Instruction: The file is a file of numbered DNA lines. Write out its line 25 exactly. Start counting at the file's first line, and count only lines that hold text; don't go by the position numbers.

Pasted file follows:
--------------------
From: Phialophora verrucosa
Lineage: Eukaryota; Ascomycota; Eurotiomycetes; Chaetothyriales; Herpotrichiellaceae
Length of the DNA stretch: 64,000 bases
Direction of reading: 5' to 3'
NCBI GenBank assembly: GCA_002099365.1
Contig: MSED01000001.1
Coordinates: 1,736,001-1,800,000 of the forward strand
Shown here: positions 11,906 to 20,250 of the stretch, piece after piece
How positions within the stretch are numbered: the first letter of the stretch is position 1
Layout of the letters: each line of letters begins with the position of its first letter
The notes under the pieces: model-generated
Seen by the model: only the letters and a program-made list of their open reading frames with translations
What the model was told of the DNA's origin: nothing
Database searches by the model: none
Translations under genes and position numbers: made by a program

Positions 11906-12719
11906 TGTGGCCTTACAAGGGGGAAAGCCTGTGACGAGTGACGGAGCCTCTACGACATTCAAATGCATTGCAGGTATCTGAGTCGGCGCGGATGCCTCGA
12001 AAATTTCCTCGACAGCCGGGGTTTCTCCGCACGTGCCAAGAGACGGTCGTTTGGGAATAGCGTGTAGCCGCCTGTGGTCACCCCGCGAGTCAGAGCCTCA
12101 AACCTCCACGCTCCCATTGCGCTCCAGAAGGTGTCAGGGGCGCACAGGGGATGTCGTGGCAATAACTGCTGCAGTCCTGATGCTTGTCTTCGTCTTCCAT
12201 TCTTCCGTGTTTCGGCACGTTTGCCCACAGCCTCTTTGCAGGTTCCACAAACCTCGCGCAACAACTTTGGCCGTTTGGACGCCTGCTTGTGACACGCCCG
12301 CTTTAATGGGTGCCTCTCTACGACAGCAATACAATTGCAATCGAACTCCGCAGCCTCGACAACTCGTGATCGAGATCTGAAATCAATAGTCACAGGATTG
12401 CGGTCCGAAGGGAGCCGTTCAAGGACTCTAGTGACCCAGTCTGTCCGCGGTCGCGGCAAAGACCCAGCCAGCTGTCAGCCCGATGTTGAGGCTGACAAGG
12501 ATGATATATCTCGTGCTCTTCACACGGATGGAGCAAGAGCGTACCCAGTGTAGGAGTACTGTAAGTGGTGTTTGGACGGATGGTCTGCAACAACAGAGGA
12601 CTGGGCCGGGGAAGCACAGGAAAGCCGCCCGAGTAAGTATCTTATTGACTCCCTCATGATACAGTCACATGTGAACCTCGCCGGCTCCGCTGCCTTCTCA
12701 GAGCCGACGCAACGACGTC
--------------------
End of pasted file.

12701 GAGCCGACGCAACGACGTC